http://www.leftwrites.net/2007/02/15/global-warming-my-bright-ideas

  37. Chris O’Neill
    February 18th, 2007 at 21:28 | #37

    “Why on earth are you defending the hockey stick graph?”

    Defending it from what? The incompetent criticisms of Steve McIntyre? You can see an example of one of his blunders in this paper which he subsequently acknowledged in this paper after the blunder was pointed out by Huybers. The interesting thing is that McIntyre’s conclusion about the RE benchmark in both his papers is nearly the same even though he acknowledges the blunder in the first. McIntyre’s solution to this problem in the second paper is to make up a ridiculous set of noise proxies that gives the RE benchmark figure that he wants, i.e. after being told by Hybers that using just the North American PC1 will give a 99th percentile RE benchmark of 0.0 when his blunder is eliminated, McIntyre then proposes using 21 white noise proxies in conjunction with the North American PC1 to make a supposedly more accurate RE benchmark. The 21 white noise proxies are supposed to be noise mimics of the other 21 proxies in MBH’s temperature reconstruction. The only problem is, those 21 other proxies have statistics that are nothing like the statistics of white noise. Like the North American PC1 proxy, those other proxies have the statistical characteristics of red noise, not white noise, so a white noise assumption is not going to produce the right RE benchmark. Considering the blunder he made in the first paper, it’s not surprising that McIntyre continues to make them. The hockey stick graph doesn’t need any defence from blunders like these.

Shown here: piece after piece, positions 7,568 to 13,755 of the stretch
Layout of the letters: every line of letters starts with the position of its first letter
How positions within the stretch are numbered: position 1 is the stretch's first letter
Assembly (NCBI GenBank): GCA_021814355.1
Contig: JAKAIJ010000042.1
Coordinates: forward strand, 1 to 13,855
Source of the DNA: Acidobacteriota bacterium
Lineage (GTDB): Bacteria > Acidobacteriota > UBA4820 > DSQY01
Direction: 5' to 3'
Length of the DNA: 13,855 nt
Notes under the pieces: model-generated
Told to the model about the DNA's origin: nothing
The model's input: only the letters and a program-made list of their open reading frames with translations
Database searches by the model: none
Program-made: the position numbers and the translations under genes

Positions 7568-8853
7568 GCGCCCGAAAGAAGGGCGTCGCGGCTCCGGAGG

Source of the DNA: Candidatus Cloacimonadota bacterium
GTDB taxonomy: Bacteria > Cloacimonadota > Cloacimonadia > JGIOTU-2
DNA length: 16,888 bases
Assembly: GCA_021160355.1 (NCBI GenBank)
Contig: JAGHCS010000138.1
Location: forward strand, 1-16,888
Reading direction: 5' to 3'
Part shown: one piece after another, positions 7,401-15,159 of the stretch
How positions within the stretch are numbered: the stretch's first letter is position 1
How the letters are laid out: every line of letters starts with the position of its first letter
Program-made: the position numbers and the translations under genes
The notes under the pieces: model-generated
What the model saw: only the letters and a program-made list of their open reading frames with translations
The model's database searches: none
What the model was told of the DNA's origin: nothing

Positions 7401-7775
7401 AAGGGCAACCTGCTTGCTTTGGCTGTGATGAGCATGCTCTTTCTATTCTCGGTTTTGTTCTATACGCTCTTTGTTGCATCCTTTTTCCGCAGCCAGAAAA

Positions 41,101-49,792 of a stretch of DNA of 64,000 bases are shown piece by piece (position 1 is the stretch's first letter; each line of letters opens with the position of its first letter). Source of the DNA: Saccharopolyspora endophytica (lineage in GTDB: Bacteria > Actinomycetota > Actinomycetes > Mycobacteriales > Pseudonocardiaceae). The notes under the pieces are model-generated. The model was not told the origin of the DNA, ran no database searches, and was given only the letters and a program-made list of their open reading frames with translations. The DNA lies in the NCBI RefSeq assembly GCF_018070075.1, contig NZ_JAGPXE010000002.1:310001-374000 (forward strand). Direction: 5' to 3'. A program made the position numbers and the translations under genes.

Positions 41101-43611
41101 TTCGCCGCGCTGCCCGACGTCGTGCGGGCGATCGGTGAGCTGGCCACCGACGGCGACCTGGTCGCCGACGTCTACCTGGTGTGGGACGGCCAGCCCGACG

38. February 19th, 2007 at 11:28 | #38

    No, I am talking about the poor choice in methodology for the data analysis, data smoothing versus trend decomposition.

  39. Chris O’Neill
    February 19th, 2007 at 22:36 | #39

    “I am talking about the poor choice in methodology for the data analysis, data smoothing versus trend decomposition.”

    Oh so it’s defence from criticisms by one Mark Hill. What journal was that published in?